Wild Frontier Dog Food Review (Trays)

Rating:

Wild Frontier Dog Food in trays receives the Advisor’s second-best rating of 4.5 stars.

The Wild Frontier product line, a sub-brand of Nutro, includes the 4 dog food recipes listed below.

Each recipe includes its related AAFCO nutrient profile when available on the product’s official webpage: Growth, Maintenance, All Life Stages, Supplemental or Unspecified.

Use the links to compare price and package sizes at an online retailer.

Wild Frontier Turkey Loaf and Chicken Cuts was selected to represent the other products in the line for this review.

Wild Frontier Turkey Loaf and Chicken Cuts

Canned Dog Food

Estimated Dry Matter Nutrient Content

Protein = 55% | Fat = 32% | Carbs = 6%

Ingredients: Turkey, chicken, chicken broth, water, liver, dried egg product, natural flavor, potassium chloride, dried yam, dried tomatoes, calcium carbonate, tricalcium phosphate, guar gum, carrageenan, choline chloride, magnesium proteinate, sodium acid pyrophosphate, tetrasodium pyrophosphate, magnesium sulfate, xanthan gum, salt, zinc sulfate, sodium hexametaphosphate, vitamin E supplement, D-calcium pantothenate, biotin, thiamine mononitrate, copper sulfate, riboflavin supplement, potassium iodide, vitamin A supplement, pyridoxine hydrochloride, vitamin B12 supplement, vitamin D3 supplement

Fiber (estimated dry matter content) = 4.5%

Red denotes controversial item

Estimated Nutrient Content
MethodProteinFatCarbs
Guaranteed Analysis12%7%NA
Dry Matter Basis55%32%6%
Calorie Weighted Basis40%56%4%
Protein = 40% | Fat = 56% | Carbs = 4%

The first ingredient in this dog food is turkey. Turkey is considered “the clean combination of flesh and skin… derived from the parts or whole carcasses of turkey”.1

Turkey is naturally rich in the ten essential amino acids required by a dog to sustain life.

The second ingredient is chicken, another quality, raw item.

The next ingredient is chicken broth. Broths are of only modest nutritional value. Yet because they add both flavor and moisture to a dog food, they are a common addition component in many canned products.

The fourth item is water, which adds nothing but moisture to this food. Water is a routine finding in most canned dog foods.

The next ingredient is liver. Normally, liver can be considered a quality component. However, in this case, the source of the liver is not identified. For this reason, it’s impossible to judge the quality of this item.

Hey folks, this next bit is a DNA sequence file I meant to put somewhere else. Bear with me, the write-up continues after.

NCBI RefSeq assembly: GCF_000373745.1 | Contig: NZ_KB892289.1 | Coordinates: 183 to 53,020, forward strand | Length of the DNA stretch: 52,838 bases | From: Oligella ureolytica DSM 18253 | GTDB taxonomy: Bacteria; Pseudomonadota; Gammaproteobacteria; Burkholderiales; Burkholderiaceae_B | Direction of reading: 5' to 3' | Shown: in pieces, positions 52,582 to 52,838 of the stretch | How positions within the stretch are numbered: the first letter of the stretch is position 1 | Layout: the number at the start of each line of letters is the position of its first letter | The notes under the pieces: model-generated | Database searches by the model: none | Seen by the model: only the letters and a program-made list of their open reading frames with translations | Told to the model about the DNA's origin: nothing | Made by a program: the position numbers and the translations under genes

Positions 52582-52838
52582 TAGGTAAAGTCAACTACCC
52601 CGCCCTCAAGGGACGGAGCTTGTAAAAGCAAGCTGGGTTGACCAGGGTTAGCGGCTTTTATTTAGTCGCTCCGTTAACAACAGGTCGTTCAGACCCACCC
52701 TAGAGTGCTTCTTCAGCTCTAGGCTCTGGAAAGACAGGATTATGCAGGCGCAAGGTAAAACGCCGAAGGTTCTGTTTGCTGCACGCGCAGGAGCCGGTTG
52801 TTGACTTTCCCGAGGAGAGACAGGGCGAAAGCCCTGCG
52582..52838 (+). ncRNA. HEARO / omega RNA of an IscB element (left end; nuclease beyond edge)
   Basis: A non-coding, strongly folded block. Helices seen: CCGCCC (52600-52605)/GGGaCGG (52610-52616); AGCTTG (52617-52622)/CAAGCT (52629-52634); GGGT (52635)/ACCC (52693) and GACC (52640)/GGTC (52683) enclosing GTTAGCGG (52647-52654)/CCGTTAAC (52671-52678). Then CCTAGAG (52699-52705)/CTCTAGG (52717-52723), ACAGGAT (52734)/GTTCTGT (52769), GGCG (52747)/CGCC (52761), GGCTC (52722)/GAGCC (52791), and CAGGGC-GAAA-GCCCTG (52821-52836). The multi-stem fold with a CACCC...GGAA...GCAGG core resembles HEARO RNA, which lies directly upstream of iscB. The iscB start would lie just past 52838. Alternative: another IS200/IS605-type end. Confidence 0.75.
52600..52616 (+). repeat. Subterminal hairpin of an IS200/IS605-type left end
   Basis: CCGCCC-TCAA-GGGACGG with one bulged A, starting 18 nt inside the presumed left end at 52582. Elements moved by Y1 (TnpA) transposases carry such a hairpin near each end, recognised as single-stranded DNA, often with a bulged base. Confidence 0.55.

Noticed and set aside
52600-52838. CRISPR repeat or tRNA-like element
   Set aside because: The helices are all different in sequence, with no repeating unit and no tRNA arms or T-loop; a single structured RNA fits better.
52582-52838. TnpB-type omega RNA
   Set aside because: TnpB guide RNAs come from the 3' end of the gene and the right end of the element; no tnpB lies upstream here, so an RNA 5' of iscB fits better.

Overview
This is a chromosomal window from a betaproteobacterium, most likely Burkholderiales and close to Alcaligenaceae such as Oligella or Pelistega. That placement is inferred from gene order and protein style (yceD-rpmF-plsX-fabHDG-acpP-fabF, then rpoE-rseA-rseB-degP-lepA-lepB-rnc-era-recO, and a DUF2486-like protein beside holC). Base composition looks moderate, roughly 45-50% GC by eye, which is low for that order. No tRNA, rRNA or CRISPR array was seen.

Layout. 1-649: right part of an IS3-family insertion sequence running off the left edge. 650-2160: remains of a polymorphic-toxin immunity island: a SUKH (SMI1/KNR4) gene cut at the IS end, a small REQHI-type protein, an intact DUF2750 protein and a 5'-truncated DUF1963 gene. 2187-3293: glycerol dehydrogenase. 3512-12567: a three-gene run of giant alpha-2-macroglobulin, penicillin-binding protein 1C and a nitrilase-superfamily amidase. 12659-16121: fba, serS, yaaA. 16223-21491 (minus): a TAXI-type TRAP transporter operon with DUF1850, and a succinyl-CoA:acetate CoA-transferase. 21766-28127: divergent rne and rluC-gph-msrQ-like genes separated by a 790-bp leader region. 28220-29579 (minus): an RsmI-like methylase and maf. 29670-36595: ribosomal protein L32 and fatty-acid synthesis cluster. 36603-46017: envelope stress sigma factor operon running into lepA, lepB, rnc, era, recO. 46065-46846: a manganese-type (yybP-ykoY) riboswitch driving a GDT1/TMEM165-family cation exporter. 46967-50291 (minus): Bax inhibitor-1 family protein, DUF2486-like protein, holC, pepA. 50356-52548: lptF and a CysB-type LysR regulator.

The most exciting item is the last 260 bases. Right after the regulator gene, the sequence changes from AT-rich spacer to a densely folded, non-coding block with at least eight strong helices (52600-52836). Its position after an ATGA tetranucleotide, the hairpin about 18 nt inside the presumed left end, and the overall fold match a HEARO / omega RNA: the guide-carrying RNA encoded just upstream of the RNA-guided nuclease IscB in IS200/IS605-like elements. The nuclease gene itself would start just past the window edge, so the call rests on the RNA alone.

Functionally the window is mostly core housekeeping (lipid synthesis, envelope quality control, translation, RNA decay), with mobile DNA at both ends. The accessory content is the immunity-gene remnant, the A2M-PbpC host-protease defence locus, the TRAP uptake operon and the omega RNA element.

The sixth ingredient is dried egg product, a dehydrated form of shell-free eggs. Quality can vary significantly. Lower grade egg product can even come from commercial hatcheries — from eggs that failed to hatch.

In any case, eggs are easy to digest and have an exceptionally high biological value.

After the natural flavor, we find potassium chloride, a nutritional supplement sometimes used as a replacement for the sodium found in table salt.

From here, the list goes on to include a number of other items.

But to be realistic, ingredients this far down the list (other than nutritional supplements) are not likely to affect the overall rating of this Wild Frontier product.

With 3 notable exceptions

First, carrageenan is a gelatin-like thickening agent extracted from seaweed. Although carrageenan has been used as a food additive for hundreds of years, there appears to be some recent controversy regarding its long term biological safety.

Next, we note the inclusion of sodium hexametaphosphate, a man-made industrial polymer with no known nutritive value.

HMP is used in making soap, detergents, water treatment, metal finishing and most likely here to decrease tartar build-up on the teeth.

Although some might disagree, we’re of the opinion that food is not the place for tartar control chemicals or any other non-nutritive substances.

And lastly, with the exception of magnesium, the minerals listed here do not appear to be chelated. And that can make them more difficult to absorb. Chelated minerals are usually associated with higher quality dog foods.

Wild Frontier Dog Food Trays Review

Based on its ingredients alone, Wild Frontier Dog Food in trays appears to be an above-average wet product.

The dashboard displays a dry matter protein reading of 55%, a fat level of 32% and estimated carbohydrates of about 6%.

As a group, the brand features an average protein content of 52% and a mean fat level of 31%. Together, these figures suggest a carbohydrate content of 10% for the overall product line.

And a fat-to-protein ratio of about 59%.

Which means this Wild Frontier product line contains…

Above-average protein. Above-average fat. And below-average carbs when compared to a typical moisture-rich dog food.

Free of any plant-based protein boosters, this looks like the profile of a wet product containing a significant amount of meat.

Bottom line?

Wild Frontier is a grain-free wet dog food using a generous amount of named meats as its main source of animal protein, thus earning the brand 4.5 stars.

Highly recommended.

However, it’s unfortunate the company chose to include a few controversial ingredients in its recipe. Otherwise, we may have been compelled to award this product a higher rating.

Wild Frontier Dog Food
Recall History

The following list (if present) includes all dog food recalls since 2009 directly related to Nutro including this sub-brand. If there are no recalls listed in this section, we have not yet reported any events.

A Final Word

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Important FDA Alert

The FDA is investigating a potential link between diet and heart disease in dogs. Click here for details.

Notes and Updates

  1. Adapted by the Dog Food Advisor and based upon the official definition for chicken published by the Association of American Feed Control Officials, Official Publication, 2008 Edition

01/05/2020 Last Update